A chilled bourbon on a hot day may be delightful, but muddled with mint, splashed with a suggestion of simple syrup, and poured over crushed ice, it’s absolutely divine. Though the first written mention of the Mint Julep dates back to 1803 (described as a pre-dawn dram of pep-in-your-step for field-bound farmers), the twentieth century saw it enter the arena of the upper-crust, a must-have classic at derbies and staple of Southern-summer soirees. It wasn’t long before the mint julep, filled with warming bourbon, topped cooling mint, and served in its requisite, frost-covered pewter cup, became the official drink of the Kentucky Derby’s Churchill Downs. Sweet as picture hat and cool as seersucker, the Mint Julep is pure Kentucky.
Secrets aren’t easy to keep in a small Kentucky town . . . unless, that is, you’re a member of the Kern family, the infamously tight-lipped creators of the Derby-Pie®; their family recipe has been coveted by cooks since Leaudra Kern pulled the first sinfully decadent pie out of the oven over half a century ago. The confection, which originated in the family operated kitchen of Kentucky’s Melrose Inn, is a combination of chocolate chips and crushed walnuts piled atop a sticky-sweet secret filling that softens in the oven and melts in the mouth. Even though today’s Derby-Pies® are produced commercially in Louisville and shipped to all corners of the country, the recipe—and trademarked name—remain fiercely guarded; only the official baker is allowed to see the final combination of ingredients. Attempts to duplicate the unbelievable richness of the pie inevitably meet with disappointment; the only way to get in on a slice of Derby-Pie® is to get it from the source, and that at least, is a Kentucky secret worth sharing.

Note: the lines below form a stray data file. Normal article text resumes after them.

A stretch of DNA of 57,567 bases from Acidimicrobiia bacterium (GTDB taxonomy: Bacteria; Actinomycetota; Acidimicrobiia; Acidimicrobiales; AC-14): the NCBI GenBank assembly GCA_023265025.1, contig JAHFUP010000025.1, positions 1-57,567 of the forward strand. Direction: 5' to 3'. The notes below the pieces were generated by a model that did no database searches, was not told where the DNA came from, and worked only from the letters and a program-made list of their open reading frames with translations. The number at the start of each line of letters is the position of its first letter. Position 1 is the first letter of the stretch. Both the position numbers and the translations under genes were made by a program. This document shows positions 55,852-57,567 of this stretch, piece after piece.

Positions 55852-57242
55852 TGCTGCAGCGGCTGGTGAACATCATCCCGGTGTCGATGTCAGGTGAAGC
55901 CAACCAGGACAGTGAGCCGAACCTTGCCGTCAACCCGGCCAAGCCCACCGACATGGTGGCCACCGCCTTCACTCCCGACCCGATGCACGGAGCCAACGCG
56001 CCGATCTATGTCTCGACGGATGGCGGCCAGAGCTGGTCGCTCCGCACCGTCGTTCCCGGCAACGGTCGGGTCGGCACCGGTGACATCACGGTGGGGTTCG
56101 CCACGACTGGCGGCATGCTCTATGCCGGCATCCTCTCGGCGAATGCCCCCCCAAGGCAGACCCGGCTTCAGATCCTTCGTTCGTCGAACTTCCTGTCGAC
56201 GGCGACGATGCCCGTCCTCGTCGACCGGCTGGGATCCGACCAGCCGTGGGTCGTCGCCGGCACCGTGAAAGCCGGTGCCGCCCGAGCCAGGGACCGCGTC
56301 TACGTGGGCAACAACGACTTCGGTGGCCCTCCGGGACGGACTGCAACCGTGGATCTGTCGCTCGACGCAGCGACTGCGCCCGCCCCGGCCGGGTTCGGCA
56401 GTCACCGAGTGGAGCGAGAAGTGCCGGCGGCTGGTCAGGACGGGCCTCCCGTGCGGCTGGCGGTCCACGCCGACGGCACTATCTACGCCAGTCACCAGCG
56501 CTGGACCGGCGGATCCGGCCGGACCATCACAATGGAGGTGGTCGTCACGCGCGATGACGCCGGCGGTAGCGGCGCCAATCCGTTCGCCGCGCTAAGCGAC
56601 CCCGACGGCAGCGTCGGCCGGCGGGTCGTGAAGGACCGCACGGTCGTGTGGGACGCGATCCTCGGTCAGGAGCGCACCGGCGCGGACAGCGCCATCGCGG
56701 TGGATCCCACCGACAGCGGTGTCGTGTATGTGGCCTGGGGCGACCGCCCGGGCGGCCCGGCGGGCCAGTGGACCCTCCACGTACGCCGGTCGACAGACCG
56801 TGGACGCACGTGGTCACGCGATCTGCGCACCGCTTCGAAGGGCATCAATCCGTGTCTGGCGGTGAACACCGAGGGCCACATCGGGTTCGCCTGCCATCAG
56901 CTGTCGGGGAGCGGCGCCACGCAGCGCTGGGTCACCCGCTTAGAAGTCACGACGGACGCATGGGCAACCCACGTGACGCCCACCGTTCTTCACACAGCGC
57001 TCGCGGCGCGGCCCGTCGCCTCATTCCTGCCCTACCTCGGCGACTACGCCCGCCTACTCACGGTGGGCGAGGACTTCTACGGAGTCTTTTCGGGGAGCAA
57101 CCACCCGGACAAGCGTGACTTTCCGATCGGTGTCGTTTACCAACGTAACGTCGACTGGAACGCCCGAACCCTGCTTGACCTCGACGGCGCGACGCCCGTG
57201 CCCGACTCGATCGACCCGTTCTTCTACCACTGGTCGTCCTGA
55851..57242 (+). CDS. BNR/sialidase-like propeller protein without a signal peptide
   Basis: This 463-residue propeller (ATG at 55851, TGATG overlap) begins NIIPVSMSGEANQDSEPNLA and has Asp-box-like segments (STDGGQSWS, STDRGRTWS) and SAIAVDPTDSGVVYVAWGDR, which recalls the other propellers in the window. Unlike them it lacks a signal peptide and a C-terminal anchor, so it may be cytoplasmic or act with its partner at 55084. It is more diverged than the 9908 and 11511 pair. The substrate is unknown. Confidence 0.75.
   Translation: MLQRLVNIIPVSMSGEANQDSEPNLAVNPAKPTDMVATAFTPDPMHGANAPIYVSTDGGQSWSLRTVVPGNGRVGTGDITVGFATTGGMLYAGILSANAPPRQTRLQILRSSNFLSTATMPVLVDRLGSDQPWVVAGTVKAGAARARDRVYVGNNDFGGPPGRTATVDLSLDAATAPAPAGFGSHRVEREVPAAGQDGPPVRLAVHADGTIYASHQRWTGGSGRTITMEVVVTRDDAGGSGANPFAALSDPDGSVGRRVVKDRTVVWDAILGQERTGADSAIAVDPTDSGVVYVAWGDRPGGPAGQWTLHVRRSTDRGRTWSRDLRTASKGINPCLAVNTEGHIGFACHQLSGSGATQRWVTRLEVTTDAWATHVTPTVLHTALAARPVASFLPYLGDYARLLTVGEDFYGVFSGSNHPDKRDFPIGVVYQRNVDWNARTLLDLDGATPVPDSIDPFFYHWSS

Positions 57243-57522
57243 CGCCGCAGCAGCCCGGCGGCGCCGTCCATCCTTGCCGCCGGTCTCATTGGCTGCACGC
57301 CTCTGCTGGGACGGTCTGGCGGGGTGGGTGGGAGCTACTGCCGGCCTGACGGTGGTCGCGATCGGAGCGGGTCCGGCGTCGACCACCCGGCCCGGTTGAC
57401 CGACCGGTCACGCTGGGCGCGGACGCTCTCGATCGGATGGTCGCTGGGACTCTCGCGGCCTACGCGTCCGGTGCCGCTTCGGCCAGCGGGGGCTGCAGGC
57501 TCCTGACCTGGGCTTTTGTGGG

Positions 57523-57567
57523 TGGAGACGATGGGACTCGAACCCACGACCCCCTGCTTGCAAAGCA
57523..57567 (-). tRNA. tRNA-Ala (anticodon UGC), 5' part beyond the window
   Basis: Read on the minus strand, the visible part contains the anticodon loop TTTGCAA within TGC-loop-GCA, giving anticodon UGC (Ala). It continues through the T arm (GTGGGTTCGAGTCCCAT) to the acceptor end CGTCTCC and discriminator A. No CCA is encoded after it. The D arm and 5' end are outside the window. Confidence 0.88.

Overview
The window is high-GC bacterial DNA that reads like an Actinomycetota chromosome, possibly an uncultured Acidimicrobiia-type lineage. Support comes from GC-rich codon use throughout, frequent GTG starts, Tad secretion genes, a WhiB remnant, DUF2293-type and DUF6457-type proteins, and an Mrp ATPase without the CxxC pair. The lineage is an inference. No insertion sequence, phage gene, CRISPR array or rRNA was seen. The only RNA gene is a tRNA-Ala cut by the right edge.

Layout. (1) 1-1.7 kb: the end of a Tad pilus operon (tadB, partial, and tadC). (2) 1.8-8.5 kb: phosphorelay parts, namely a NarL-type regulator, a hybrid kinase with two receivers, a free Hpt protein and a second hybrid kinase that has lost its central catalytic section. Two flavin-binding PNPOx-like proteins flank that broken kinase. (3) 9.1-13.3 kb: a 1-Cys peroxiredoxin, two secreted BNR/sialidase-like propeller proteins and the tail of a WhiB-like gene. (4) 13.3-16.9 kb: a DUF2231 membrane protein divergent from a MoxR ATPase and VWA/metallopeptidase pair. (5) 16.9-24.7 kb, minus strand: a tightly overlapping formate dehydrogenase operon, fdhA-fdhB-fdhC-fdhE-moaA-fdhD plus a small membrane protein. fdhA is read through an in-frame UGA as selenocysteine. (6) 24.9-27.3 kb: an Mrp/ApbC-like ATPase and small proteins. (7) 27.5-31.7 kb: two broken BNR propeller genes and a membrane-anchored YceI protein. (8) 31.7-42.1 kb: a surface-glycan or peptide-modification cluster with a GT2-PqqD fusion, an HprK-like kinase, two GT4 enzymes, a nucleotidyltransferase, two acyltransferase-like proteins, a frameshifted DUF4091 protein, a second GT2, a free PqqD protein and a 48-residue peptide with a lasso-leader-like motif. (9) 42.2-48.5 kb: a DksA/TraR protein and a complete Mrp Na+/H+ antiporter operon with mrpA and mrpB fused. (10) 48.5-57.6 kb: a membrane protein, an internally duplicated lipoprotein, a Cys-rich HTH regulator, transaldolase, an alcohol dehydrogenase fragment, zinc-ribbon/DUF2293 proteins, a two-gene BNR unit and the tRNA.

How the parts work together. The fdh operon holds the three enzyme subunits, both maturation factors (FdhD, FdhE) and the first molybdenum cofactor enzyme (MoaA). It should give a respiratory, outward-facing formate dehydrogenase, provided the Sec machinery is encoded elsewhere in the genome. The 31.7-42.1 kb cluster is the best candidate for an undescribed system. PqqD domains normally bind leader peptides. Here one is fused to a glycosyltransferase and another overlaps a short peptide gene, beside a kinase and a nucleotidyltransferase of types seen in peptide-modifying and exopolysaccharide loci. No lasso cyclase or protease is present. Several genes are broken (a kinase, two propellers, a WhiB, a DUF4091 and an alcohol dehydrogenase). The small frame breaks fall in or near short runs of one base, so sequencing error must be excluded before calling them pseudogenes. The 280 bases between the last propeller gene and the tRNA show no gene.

No discussion of Kentucky’s culinary contributions would be complete without a moment of appreciation for Bourbon Whiskey. Sweet, mellow, and smooth, the unique tenor of Kentucky bourbon is a masterpiece 200 years in the making. From the region’s first distillers, whose innovative use of charred oak barrels lent their whiskey its distinctive honey color and caramelized flavors, to today’s boutique bourbonites that painstakingly tweak single-batch barrels into perfection, each generation has left its stamp, creating what is now known around the globe as “America’s Native Spirit.”